Posts Tagged ‘Peter Garrett’

You would never have a Midnight Oil today. In a career that has spanned thirty years, The Oils have stepped on political toes, bit the corporate hand that fed them, always taken the hard line and have never taken a step back. As fan Tim Winton puts it, they “kissed no bum, tugged no forelock”.

Nowadays the current bad boys of Rock put out their own range of light Chablis and try not to upset ClearChannel. Midnight Oil had a heart, a conscience and a very Australian larrikinism that spoke up for Everyman and bugger the cost.

And they very nearly ruled the world.

Midnight Oil 1The Manly Art Gallery has mounted a new exhibition – The Making Of Midnight Oil – which charts their rise from bare-knuckle Northern Beaches pubs all the way to the largest stadiums in the world, playing to hundreds of thousands.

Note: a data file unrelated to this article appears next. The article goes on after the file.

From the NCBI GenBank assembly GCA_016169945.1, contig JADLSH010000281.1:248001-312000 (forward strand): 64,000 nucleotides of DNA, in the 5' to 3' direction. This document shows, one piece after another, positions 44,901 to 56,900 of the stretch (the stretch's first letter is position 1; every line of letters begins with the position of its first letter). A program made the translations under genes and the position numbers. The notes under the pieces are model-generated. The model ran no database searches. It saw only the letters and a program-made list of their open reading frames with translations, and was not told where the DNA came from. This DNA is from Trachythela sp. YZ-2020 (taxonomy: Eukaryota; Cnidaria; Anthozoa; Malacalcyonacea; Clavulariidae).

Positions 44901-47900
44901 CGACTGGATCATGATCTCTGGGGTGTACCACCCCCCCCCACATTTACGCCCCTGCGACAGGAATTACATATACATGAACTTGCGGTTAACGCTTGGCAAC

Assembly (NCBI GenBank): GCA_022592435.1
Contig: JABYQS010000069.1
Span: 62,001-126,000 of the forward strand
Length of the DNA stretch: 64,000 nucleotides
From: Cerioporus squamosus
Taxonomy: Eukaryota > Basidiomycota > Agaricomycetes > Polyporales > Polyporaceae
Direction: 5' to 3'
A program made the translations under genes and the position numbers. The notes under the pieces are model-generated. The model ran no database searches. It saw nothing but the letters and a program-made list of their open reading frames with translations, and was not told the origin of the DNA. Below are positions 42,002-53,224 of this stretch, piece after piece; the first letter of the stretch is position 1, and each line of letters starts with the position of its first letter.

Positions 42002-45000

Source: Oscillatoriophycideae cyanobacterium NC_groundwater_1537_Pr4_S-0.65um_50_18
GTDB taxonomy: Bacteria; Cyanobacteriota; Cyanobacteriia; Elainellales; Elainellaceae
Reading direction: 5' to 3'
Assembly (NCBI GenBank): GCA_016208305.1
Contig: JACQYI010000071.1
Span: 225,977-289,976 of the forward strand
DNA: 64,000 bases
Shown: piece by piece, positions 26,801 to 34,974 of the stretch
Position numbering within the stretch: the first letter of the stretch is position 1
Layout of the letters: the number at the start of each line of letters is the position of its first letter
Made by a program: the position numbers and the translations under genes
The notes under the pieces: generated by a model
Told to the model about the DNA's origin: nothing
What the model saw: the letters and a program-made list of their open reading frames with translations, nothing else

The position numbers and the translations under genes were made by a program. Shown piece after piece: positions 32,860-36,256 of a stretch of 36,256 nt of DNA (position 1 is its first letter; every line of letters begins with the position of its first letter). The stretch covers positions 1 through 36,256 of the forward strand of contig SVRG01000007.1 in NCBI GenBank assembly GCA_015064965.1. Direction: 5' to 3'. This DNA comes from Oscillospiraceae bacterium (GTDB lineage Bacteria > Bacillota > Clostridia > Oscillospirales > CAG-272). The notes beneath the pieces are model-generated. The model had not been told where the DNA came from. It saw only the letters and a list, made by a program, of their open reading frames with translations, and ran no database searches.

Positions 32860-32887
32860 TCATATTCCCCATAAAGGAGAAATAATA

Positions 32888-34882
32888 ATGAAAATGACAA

The Making Of Midnight Oil takes us – with meticulous detail – from their early days as The Farm (Peter Garrett with hair!) through to their infamous daytime protest concert outside Exxon’s New York corporate headquarters, where they played beneath a huge banner reading MIDNIGHT OIL MAKES YOU DANCE, EXXON OIL MAKES US SICK. (The banner runs along one whole wall of the exhibition – all thirty feet of it).

But it wasn’t all sloganeering and eco-warriors – The Oils could rock like no other. In a golden age of Australian pub-rock, they stood out in sharp relief against contemporaries like Rose Tattoo and The Angels, largely due to guitarist Jim Moginie’s artful songs and arrangements which borrowed as much from classical music and surf music as they did from hard rock. The songs, combined with one of the toughest-sounding bands around – and fronted by a windmilled-limbed bald giant – created an unstoppable rock machine, but one with a sharp mind, and a fiery heart. (Drummer Rob Hirst joked that, here he was, saying ‘save the rainforests’ while smashing his way through thirty drum sticks every gig…).

Midnight Oil 2